This tough push-up variation was invented by an old-school titan of the fitness industry, Jack LaLanne, who once set a world record doing 1,033 push-ups in 23 minutes at age 42. If you're up for a challenge and a fun test of core strength, try taking on the LaLanne push-up.
Here's what the exercise looks like. If you're not able to do it yet, check out the modifications below that'll help you get there.
The LaLanne Push-up
- Start on your stomach in a superman position with your feet dorsiflexed (toes toward shins) and arms extended.
- Tighten your core by bracing and posteriorly rotating (tucking) your pelvis.
- Press down and away with your fingertips (or palms) so that your entire body raises up simultaneously.
- Maintain a tight core as you lower yourself down and touch your nose to the floor.
This exercise is incredible for developing your core and will help all your other lifts. All big compound lifts require you to brace through your core and maintain tightness throughout the movement. If you can't properly brace and stay tight while doing an exercise, your spine is at risk.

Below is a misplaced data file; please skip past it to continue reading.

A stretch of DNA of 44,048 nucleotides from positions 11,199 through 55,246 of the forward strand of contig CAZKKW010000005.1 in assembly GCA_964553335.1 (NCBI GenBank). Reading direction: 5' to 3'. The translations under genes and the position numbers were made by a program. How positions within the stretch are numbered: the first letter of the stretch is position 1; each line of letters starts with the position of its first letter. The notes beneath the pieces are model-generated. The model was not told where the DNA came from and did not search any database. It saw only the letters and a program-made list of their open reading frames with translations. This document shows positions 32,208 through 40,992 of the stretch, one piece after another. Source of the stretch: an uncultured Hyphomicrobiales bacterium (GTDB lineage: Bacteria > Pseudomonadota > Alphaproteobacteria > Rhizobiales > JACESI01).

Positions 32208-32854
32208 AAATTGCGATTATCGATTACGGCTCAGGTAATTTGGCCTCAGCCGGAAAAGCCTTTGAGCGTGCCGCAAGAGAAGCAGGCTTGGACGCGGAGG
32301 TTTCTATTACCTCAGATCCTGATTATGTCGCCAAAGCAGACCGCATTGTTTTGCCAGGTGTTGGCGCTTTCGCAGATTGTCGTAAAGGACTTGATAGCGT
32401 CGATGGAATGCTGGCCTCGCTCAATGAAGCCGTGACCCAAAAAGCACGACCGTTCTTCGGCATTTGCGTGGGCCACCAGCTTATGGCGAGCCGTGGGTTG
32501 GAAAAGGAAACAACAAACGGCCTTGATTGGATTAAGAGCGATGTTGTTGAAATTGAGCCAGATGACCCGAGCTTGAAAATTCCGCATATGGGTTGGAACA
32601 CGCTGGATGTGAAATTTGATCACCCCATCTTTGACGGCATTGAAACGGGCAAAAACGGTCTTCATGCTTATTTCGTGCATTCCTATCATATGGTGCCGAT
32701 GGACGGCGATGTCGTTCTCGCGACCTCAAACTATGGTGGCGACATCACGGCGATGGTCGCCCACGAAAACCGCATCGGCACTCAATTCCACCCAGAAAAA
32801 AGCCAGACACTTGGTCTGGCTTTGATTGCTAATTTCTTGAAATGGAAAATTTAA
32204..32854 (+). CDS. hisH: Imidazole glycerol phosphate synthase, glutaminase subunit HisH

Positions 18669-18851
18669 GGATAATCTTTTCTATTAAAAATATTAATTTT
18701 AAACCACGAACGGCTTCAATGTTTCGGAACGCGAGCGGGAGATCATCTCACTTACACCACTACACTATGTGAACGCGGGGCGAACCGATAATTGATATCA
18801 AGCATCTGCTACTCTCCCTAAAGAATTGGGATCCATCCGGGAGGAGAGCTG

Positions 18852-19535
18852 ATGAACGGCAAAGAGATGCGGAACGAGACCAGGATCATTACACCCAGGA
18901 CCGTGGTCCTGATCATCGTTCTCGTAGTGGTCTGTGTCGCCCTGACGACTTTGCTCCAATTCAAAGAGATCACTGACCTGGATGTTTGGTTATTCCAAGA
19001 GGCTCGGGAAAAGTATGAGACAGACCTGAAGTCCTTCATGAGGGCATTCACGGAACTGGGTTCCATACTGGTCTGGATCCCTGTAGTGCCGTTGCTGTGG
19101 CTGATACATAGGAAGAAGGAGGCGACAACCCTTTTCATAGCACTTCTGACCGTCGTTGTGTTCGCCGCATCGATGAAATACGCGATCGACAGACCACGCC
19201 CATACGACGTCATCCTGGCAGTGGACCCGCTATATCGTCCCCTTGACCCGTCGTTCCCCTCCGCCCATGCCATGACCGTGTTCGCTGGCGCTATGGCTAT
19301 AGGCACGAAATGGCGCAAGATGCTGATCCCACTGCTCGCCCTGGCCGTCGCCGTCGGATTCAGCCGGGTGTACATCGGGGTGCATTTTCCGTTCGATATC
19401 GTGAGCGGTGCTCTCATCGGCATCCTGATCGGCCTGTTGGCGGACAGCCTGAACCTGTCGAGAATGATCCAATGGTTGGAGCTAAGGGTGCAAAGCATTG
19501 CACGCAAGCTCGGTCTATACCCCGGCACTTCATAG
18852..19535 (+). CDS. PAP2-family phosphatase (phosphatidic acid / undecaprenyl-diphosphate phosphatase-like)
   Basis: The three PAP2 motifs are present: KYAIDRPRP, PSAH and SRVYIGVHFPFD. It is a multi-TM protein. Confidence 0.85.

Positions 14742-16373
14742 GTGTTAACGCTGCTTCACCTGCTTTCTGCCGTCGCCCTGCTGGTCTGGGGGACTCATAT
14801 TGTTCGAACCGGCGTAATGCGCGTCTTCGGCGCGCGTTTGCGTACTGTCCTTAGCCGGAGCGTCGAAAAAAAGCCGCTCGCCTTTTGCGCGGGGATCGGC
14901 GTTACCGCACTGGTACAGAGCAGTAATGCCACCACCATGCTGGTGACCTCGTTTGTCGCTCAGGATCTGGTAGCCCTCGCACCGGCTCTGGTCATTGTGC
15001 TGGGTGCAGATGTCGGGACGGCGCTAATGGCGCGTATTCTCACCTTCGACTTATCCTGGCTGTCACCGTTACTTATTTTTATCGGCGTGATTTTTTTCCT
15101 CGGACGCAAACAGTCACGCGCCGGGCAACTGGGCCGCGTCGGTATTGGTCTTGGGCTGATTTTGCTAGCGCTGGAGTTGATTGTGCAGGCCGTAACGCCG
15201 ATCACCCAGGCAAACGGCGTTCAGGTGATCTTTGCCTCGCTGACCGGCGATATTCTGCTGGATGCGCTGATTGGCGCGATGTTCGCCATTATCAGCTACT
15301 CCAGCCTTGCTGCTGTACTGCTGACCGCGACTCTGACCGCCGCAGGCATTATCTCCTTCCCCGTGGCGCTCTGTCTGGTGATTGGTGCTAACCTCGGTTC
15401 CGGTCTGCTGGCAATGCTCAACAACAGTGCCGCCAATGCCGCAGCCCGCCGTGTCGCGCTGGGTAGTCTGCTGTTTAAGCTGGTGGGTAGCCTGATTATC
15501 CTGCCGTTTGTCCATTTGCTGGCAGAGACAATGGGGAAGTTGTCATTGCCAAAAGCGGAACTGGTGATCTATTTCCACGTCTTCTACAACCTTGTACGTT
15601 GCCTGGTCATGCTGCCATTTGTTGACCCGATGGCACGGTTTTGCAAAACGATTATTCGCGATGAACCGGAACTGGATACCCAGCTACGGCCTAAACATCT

The LaLanne push-up works as a very difficult anti-extension exercise and can be used as an assessment tool to show you where you may have "energy leaks" to work on.
"I Can't Do It! Help!"
Very few people can do this push-up on their first try. If you can't press yourself up from your fingertips or palms, start doing the following exercises to strengthen your core, lats, shoulders, and fingers to build your way up to the full LaLanne push-up.
Modified LaLanne Push-Up
Use your palms and elbows for the press. This will shorten your body's lever and allow you to practice this exercise through a full range of motion.
The extended plank teaches you how to brace your core from a fully extended position.
Begin by "inch-worming" your way into a plank position. From there, continue taking your arms out as far as possible while trying to maintain a neutral spine. Hold the extended plank position for about 15 seconds before hand-walking back to a forward folded position.
Double Kettlebell Lat Pullover
The LaLanne push-up requires strong lats and stable shoulders. The double kettlebell lat pullover is a great way to challenge the stability of your shoulders and train your lats to do the shoulder extension necessary to achieve liftoff from the floor.
Begin by lying on the floor with a kettlebell in each hand. Brace your core as you lower the kettlebells over your head. Once the kettlebells near (or touch) the floor, keep your elbow straight and extend your arm so that the kettlebells raise back to the starting position.
If you want to do the full LaLanne push-up, try pressing from your fingertips. This increases the range of motion, making it slightly more difficult. Fingertip push-ups will strengthen your fingers to be able to hold your bodyweight.